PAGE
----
Larry Guthrie was rewarded for being the best, but having that skill meant that he saw the worst of war.
"There were a lot of people who were shot and wounded and killed. But I was one of the lucky ones that just got shot," said Guthrie, 66.
The Floydada native served in the United States Marine Corps during the Vietnam War. He was told that the life expectancy for a sniper is about 30 minutes, which is why he says it's a miracle he's alive.
"I took three rounds, but two of them hit my rifle. If those two hadn't hit my rifle, I wouldn't be here today. I know that for a fact," Guthrie said.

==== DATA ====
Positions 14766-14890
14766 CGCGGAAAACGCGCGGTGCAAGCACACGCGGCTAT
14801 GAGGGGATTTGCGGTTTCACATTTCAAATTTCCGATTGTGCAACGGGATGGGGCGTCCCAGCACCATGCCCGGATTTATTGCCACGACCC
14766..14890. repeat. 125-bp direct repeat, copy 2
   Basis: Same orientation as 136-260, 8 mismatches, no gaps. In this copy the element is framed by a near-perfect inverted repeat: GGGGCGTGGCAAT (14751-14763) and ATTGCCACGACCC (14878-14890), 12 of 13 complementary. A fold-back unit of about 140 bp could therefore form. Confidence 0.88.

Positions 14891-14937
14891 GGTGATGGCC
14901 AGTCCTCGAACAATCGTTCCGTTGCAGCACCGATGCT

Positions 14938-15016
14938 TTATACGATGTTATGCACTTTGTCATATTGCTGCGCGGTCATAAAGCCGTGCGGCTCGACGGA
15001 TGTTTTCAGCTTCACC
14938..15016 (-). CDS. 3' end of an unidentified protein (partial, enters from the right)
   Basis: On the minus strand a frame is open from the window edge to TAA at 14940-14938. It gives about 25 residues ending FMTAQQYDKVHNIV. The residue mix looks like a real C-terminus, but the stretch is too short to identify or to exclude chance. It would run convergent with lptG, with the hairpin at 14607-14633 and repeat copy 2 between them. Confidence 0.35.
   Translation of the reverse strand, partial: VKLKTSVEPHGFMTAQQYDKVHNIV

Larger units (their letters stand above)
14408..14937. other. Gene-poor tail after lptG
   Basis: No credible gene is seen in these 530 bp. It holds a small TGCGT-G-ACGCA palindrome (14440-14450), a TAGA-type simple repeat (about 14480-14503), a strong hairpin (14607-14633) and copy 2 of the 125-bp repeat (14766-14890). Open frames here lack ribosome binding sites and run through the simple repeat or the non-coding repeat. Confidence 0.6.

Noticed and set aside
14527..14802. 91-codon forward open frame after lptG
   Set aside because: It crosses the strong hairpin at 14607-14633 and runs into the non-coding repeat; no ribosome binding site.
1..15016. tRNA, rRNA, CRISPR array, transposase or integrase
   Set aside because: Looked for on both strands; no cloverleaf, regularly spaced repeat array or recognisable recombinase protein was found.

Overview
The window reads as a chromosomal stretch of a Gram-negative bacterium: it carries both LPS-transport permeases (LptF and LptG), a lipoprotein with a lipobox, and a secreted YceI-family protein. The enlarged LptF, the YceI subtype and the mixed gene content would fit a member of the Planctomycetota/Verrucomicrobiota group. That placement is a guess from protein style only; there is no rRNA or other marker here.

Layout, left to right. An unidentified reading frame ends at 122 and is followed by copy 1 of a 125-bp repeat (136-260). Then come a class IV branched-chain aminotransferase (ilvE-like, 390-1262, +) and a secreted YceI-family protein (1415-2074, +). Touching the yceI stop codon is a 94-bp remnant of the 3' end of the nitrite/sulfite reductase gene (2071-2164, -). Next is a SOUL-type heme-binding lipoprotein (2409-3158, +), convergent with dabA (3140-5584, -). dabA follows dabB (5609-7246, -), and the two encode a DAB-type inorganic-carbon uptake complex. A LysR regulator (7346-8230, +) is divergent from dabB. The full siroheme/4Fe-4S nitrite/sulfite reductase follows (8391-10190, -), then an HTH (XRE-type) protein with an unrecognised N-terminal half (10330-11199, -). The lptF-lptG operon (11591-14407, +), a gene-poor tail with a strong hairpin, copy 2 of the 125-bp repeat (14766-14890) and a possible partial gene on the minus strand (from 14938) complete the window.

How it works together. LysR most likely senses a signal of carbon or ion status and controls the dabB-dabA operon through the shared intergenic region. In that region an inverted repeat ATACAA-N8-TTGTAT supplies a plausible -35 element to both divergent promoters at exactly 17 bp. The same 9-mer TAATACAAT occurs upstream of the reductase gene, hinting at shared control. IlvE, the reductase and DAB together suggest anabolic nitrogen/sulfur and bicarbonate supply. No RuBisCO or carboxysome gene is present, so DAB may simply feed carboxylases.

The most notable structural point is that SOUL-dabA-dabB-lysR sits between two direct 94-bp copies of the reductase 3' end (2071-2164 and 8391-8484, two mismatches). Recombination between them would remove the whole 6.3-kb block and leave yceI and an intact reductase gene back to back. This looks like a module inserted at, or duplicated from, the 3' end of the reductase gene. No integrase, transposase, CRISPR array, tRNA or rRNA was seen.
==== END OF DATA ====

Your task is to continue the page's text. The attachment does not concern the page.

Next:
Guthrie's tour was cut short. He returned to the states after he got shot, but he says returning was the worst part. He says the people who he was fighting for, who he almost gave his life for, didn't want anything to do with him.
"We walked down through a line going from a plane into the inside, and people would spit on you. That was the hardest part coming home," he said.
Nevertheless, Guthrie says he couldn't help thinking about his fellow Marines who didn't get that same opportunity.
"I lost several, a bunch. New kids would come over…I've seen some come over and two weeks later, they were in body bags."
Guthrie says those are the heroes....not him.
"The ones that died... They are the heroes. They gave everything to save this country…and people better not forget it."
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